There are some well-intentioned people who would bring me spiritual consolation for my personal angst…It’s a matter of faith; don’t rely on feelings; it’s a process; the fullness of God and reconciliation will come after physical death; etc. One can find support and opposition in Scripture for all these and others. With kind respect, I wish not to be consoled from penthos nor the disparity between what is written and what is actually lived. The angst or Godly distress, as St. Paul puts it, is good for my spirit, for it impels me with greater zeal toward that complete crucifixion of self with Christ, without which I cannot be fully His. This is “suffering for His sake” since it was for our sakes He emptied Himself into human servantship, suffered, died, resurrected and infused us with
His Holy Spirit.

        A metaphor struck me as being useful in reconciling this disparity. I thought of a long stretch of flat water on a river I often canoed and kayaked. The chart indicated varying depths from ten to a “hole” of one hundred feet. From the surface I could see no difference. The canoe or kayak behaved no differently and required no changes in handling. Although the river presented no difference to me, the depth differences were critically important to the river. They would determine its behavior downstream, its response to rain and wind, the kind of aquatic life it could nurture, its erosion impact on its banks and thus its direction over time and many other things.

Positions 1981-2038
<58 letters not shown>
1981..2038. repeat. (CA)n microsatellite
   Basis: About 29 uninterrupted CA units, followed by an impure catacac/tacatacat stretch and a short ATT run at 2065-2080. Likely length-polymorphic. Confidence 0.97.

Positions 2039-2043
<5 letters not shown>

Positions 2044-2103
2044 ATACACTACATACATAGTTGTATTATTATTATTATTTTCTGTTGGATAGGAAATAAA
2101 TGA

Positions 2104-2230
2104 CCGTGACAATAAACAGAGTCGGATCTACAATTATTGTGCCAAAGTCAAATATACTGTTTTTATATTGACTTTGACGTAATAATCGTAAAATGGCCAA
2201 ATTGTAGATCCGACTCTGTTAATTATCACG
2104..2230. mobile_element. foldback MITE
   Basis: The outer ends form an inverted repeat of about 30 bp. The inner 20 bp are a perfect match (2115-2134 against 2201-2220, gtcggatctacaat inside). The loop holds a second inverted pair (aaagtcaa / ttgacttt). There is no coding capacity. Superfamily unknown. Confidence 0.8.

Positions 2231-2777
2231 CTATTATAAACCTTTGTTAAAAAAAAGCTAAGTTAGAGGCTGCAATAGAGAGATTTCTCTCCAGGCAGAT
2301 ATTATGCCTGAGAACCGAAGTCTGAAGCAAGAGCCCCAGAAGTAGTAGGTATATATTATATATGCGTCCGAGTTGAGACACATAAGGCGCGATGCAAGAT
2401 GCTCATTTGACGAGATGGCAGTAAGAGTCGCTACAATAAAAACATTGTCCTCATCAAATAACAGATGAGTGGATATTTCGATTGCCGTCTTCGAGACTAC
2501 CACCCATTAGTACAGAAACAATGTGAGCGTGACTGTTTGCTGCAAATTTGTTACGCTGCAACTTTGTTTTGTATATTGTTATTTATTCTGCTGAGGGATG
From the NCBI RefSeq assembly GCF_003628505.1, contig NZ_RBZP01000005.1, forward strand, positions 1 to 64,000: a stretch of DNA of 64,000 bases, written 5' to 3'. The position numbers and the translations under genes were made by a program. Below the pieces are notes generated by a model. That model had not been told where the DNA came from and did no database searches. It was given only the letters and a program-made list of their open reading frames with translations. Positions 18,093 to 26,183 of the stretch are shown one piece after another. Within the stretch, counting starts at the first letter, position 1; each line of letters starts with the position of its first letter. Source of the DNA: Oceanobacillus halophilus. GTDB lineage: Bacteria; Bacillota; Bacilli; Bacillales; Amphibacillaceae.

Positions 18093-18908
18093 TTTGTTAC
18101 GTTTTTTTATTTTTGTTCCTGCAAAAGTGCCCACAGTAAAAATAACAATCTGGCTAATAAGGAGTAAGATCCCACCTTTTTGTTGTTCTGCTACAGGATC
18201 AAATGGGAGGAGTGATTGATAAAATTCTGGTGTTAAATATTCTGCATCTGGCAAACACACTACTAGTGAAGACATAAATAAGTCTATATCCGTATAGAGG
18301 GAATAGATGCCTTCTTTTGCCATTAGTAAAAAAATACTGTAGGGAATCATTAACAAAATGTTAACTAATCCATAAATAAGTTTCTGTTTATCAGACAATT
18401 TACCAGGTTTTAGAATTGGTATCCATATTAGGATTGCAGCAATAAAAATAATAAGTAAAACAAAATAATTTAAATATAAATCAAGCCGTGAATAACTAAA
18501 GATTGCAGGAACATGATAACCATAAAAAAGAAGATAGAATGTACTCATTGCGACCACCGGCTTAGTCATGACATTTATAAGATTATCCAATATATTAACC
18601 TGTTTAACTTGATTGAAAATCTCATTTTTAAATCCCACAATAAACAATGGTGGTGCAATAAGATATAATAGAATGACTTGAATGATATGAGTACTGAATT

I also thought of apples I would sometimes pack on such river trips. The rigors of the environment would take its toll on some apples, making them look brown and soft in some places. A quick slice with a knife would reveal the nutritious, white, juicy healthiness beneath the surface and I would eat with delight. They were pure down to the core, despite surface bruising. A few, however, were, as they say, rotten to the core and useless to me. The apple near the core was what mattered.